- By: Ali Inan
Two decades ago, US President Bush presented a State of the Union speech that quickly garnered significant controversy in the United States. At its essence, the address featured brief condemnations of the aggressive actions and human rights violations committed by Iran, North Korea, and Iraq.
He said, “States like these, and their terrorist allies, constitute an axis of evil, arming to threaten the peace of the world. By seeking weapons of mass destruction, these regimes pose a grave and growing danger. They could provide these arms to terrorists, giving them the means to match their hatred. They could attack our allies or attempt to blackmail the United States. In any of these cases, the price of indifference would be catastrophic.” It is after two decades of the axis of evil speech that Iran has carried missile strikes against its neighbours including Pakistan, the then ally of the United States. Within 24 hours, Iran executed drone and missile strikes on targets in Syria, Iraq, and Pakistan. Remarkably, Iran openly admitted its responsibility for these attacks, sparking anger from neighbouring nations. These recent events have escalated concerns about the potential for a broader conflict in the Middle East, especially as the Gaza war continues.
Following the attack on the northern semi-autonomous Kurdistan region of Iraq on Monday night, which resulted in the death of four civilians and injuries to at least six, Baghdad recalled its ambassador to Iran. Tehran claimed to target an Israeli intelligence centre near the U.S. consulate in the capital of the Kurdistan region, Erbil. However, Iraqi Kurdish Prime Minister rejected this claim, labelling it as a “crime against the Kurdish people.” Iraq’s Foreign Ministry deemed the attacks a “violation of international law” and announced its intention to file a complaint with the U.N. Security Council. French Foreign Ministry also condemned Iran for “contributing to the escalation of regional tensions.”
Iranian Foreign Minister, defending his country’s actions at the World Economic Forum in Davos, Switzerland, asserted that the strikes by Iranian forces were aligned with combating terrorism and legitimate self-defence. He emphasized Iran’s commitment to securing its national interests with any other country, expressing no reservations in this regard. Furthermore, Tehran conducted airstrikes on what it claimed to be Islamic State targets in northern Syria simultaneously with its attacks on Iraq. Subsequently, it directed its focus toward the headquarters of a Sunni armed group situated in Balochistan, near the Iran-Pakistan border.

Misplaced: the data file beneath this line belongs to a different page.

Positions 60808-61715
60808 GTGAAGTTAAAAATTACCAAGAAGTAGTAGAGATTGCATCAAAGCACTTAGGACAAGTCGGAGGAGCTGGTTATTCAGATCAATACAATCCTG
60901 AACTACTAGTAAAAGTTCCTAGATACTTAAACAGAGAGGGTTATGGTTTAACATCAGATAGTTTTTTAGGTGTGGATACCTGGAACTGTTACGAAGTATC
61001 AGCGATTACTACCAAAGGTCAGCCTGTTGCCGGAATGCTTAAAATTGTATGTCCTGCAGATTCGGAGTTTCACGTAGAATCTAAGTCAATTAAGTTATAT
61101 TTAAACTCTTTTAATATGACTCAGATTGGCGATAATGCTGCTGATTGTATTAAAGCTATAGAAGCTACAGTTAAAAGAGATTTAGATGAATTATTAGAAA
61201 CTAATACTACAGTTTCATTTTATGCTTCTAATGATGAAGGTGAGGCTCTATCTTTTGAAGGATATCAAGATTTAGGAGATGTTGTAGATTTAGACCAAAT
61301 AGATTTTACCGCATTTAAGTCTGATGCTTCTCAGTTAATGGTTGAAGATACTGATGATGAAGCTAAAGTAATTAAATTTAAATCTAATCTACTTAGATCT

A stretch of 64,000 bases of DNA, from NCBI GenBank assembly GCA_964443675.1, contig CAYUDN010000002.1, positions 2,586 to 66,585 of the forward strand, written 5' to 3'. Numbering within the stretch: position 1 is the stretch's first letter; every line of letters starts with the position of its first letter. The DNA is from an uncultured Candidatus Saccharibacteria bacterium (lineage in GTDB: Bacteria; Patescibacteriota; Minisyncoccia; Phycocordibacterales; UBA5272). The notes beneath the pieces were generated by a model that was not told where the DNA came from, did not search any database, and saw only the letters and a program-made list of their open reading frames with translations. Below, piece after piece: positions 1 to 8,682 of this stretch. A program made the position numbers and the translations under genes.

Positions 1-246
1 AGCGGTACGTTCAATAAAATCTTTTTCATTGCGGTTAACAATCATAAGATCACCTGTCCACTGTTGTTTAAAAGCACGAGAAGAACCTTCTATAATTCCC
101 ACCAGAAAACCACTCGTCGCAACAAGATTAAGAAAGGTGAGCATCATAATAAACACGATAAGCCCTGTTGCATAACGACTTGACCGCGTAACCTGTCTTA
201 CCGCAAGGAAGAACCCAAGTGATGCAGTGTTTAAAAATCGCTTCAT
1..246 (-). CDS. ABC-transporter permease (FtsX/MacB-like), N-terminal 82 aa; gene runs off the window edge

Pakistan and Iran are on the brink of a diplomatic rift following this missile strike, resulting in the tragic death of two children and injuries to three others on Tuesday night. In response, Pakistan condemned the attack and took swift measures, recalling its ambassador from Tehran and preventing Iran’s envoy to Islamabad. The tension escalated as Islamabad accused Iran of breaching Pakistani airspace, while Iranian state media reported that the missiles were aimed at two bases associated with the armed group Jaish al-Adl.
Although Islamabad’s language suggests an escalating crisis triggered by the Iranian attacks, the reality is that the two nations have often grappled with tensions along their 900-kilometer (559-mile) volatile border. Since at least 2013, Jaish al-Adl has been launching attacks against Iranian border guards, resulting in casualties. Recently, in December 2023, Jaish al-Adl claimed responsibility for attacking a police station in Rask, Iran, resulting in the deaths of 11 Iranian security personnel. Pakistan condemned the attack. Similarly, in June 2023, armed “terrorists” killed two Pakistani soldiers at a checkpoint in the Singwan area. Pakistan contacted Iranian authorities to prevent the escape of the attackers into Iran. In April 2023, Attackers from Iran killed four Pakistani border patrol soldiers in the Jalgai sector of Kech district, and in January 2023, Pakistan had condemned the killing of four security officials along the border with Iran and urged Iran to investigate the matter, and the Iranian embassy in Islamabad condemned the attack.
Will Pakistan see it through a similar lens of axis of evil? How would the world react to it today in the backdrop of the Middle East Crisis? The axis of evil speech, which was a haunting outcome of the trauma of the 9/11 attacks on twin towers, had serious repercussions with regressive consequences for both the United States and the world community. Pakistan can ill afford it, but the dilemma is that Pakistan cannot ignore it because the missile strike might not even be the real challenge. The real challenge is the haunting memory of being alleged by its south-western neighbour for the presence of a terrorist group because it raises serious questions for the country to find answers within its own territory. Simultaneously, the world community cannot allow the Iranian military aspirations to grow because it will further ignite the conflict in the region. The axis of evil might not be the same as defined by George W Bush two decades ago, but the real axis of evil is the increasing conflict in the region and if the regional players, and the global powers fail to bring an end to violence and conflict than this menacing axis of evil could strike all of us and descend the entire region into anarchy.